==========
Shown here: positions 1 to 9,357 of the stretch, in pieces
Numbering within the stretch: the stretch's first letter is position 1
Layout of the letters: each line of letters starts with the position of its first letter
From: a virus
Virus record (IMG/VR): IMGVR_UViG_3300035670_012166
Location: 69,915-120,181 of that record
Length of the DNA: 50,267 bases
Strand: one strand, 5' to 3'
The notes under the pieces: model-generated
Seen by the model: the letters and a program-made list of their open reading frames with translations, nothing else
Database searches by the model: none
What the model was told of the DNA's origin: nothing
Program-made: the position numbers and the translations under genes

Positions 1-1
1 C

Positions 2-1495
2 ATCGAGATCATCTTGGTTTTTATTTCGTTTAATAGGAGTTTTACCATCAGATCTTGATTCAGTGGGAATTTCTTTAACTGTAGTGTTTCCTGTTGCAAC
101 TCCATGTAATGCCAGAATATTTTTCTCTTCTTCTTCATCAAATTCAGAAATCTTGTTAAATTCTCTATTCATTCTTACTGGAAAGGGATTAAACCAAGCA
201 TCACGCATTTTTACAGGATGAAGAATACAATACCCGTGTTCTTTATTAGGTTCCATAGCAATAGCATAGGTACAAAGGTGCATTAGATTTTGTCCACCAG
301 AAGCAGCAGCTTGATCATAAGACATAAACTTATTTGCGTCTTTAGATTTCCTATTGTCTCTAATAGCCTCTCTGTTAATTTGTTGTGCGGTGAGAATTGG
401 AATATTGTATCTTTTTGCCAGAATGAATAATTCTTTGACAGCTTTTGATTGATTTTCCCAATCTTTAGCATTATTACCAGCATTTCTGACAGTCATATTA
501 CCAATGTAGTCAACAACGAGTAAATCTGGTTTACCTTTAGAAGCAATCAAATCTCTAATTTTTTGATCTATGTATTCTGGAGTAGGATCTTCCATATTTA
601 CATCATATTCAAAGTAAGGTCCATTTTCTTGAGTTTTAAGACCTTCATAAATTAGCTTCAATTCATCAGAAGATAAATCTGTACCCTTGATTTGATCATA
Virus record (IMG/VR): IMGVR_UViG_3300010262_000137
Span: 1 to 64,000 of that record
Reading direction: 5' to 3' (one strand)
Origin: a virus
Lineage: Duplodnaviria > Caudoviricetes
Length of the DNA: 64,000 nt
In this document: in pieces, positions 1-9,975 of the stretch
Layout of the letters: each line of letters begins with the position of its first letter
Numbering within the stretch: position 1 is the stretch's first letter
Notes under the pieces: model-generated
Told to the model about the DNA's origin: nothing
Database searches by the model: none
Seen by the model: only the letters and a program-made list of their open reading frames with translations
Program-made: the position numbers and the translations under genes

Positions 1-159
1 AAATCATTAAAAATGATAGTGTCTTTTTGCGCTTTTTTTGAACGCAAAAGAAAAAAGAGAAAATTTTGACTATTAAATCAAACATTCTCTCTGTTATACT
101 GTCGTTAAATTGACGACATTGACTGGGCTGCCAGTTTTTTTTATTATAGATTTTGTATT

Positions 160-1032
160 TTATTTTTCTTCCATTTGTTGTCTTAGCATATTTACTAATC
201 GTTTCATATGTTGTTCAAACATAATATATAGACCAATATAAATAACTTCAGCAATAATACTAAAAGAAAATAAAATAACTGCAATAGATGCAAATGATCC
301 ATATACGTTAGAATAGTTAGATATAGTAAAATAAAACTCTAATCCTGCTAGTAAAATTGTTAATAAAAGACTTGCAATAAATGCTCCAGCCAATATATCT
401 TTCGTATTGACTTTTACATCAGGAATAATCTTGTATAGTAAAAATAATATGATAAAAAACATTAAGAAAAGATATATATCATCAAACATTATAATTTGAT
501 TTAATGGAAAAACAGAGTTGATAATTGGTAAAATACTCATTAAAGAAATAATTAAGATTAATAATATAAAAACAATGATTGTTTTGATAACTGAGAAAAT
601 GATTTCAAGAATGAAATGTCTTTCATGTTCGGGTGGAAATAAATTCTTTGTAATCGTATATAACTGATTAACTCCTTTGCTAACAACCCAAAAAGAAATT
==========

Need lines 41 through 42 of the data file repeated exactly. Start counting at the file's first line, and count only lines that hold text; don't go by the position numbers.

Positions 160-1032
160 TTATTTTTCTTCCATTTGTTGTCTTAGCATATTTACTAATC